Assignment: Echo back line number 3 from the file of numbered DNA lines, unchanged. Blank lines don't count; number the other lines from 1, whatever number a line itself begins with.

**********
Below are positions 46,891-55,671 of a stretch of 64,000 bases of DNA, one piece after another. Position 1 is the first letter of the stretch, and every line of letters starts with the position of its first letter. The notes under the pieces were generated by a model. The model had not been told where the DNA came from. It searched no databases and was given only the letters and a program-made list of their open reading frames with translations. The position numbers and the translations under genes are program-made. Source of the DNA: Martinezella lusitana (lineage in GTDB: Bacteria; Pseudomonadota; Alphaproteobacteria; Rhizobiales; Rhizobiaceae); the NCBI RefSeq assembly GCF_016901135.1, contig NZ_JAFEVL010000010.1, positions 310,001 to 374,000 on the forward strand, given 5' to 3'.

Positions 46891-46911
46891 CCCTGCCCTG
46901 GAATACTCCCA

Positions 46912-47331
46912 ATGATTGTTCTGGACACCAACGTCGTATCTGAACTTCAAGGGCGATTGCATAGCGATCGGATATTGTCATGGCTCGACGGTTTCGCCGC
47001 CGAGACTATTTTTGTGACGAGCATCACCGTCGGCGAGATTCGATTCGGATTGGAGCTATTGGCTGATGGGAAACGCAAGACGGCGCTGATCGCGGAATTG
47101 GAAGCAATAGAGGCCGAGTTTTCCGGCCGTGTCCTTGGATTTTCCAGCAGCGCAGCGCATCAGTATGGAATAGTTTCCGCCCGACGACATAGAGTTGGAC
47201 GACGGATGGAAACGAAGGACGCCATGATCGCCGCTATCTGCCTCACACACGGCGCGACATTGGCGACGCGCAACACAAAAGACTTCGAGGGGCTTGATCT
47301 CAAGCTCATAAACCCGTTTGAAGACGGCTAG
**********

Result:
46891 CCCTGCCCTG